Frustrated PT April 16, 2015 2:11 PM

Oh my gosh, Toni, I so agree with your frustration! I have been a practicing PT for 30 years and am still working in this crazy time of the Affordable Care Act.  The issue is so not about direct access or whether we call ourselves PT's or "movement professions".  It is about the rising stress to treat patients in less time for less money and still have incredible outcomes. It is about becoming more than Doctors of Physical Therapy, but rather nurses, social workers, dietitians, occupational therapists, and CNAs because of the severe Medicare and Medicaid with limited funds to pay the other disciplines and still keep an agency financially viable. I am a member of the APTA out of loyalty to the profession, but feel the Organization has not idea what the reality is out there for clinical practitioners. If they really want to help the profession, fight for Medicaid to cover therapy in the home! Fight for better reimbursement in Home Health! Fight for therapists to actually have a say in how long a patient needs therapy!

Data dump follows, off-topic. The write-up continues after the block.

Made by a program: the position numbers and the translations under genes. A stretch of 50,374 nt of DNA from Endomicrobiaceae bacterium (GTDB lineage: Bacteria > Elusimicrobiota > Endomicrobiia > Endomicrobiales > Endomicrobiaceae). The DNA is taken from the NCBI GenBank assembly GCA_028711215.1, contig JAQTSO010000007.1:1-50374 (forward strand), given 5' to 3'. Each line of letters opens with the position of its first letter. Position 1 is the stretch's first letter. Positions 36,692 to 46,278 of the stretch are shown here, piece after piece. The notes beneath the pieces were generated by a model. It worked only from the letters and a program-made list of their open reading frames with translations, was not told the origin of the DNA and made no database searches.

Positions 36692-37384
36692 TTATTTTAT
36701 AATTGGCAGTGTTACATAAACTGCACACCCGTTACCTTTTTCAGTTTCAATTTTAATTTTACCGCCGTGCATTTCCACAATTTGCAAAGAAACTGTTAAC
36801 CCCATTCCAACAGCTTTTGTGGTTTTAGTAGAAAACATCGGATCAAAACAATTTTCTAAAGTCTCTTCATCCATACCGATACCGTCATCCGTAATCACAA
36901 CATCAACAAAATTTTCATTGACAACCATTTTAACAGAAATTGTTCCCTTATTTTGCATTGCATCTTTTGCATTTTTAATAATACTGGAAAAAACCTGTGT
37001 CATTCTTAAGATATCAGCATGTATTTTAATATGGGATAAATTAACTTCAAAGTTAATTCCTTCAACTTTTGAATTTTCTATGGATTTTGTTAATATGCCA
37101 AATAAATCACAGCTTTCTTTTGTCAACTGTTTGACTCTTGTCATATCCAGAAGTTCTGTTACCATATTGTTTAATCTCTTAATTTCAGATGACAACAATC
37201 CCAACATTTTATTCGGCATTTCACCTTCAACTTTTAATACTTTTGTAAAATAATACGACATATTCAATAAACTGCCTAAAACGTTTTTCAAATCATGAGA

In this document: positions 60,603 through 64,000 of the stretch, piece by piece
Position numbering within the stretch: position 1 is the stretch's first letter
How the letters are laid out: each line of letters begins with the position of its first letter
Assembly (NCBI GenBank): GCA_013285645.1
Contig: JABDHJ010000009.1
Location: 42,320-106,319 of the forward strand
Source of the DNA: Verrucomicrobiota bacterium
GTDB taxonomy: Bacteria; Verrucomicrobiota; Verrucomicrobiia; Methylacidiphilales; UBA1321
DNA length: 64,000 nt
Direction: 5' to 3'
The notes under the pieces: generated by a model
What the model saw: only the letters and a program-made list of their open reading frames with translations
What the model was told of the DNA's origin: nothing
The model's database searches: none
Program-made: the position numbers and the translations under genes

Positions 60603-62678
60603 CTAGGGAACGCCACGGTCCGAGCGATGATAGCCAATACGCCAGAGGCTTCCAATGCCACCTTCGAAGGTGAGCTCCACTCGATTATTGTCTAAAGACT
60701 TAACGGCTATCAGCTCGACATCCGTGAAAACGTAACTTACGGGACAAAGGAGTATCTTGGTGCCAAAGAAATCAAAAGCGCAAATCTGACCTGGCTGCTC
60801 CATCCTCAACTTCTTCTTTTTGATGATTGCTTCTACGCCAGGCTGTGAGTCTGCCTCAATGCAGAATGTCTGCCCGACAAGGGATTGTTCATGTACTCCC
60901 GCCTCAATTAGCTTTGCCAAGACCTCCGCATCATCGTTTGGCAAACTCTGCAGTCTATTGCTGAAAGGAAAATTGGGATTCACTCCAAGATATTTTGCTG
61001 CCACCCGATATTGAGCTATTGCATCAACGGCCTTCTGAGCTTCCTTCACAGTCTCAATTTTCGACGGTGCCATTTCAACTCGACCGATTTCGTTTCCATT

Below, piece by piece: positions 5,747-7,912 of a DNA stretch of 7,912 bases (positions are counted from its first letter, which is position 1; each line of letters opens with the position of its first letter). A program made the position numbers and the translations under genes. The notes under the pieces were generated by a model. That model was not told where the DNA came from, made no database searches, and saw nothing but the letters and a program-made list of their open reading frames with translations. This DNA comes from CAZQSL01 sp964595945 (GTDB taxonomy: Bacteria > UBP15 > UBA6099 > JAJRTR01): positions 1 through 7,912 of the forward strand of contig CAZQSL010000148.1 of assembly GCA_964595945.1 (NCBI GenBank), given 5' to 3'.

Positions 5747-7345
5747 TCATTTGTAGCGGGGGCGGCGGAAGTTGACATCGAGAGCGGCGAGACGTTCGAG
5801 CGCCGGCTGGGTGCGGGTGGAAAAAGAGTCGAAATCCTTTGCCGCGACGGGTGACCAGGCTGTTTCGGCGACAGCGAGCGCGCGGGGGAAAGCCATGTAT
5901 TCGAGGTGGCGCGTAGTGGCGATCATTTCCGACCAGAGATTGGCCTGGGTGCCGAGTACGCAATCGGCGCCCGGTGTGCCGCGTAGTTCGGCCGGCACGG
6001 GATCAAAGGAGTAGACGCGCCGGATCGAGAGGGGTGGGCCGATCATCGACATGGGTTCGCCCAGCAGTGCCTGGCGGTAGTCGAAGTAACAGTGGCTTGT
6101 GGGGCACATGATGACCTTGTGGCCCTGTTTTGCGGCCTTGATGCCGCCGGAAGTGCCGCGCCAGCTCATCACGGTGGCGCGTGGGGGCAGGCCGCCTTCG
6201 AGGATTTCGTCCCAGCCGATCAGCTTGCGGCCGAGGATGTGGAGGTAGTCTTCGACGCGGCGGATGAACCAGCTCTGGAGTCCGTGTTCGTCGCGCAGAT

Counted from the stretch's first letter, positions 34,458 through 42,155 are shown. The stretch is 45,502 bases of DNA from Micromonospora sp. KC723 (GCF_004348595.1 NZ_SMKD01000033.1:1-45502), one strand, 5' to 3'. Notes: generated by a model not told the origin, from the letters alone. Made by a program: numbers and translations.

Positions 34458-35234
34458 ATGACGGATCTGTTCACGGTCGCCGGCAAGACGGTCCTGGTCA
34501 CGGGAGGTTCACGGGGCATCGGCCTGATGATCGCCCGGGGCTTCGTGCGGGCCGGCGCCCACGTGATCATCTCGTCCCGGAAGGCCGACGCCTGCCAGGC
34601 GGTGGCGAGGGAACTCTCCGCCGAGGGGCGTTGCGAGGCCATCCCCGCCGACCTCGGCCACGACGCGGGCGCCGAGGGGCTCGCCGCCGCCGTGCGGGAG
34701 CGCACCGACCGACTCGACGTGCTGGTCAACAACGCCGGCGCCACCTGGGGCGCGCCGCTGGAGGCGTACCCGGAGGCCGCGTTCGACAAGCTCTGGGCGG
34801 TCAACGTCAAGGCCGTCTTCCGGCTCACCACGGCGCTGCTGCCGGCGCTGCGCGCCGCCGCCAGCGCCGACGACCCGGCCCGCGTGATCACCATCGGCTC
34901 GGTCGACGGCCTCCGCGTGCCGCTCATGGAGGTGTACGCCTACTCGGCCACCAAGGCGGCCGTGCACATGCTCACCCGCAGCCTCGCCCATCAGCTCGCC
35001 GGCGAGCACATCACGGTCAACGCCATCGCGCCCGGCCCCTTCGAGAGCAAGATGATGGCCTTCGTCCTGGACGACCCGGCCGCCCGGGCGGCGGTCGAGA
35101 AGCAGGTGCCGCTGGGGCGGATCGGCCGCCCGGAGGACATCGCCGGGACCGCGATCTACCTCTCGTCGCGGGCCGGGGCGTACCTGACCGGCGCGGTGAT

Cynthia, Home Health - Rehab Supervisor April 10, 2015 2:39 PM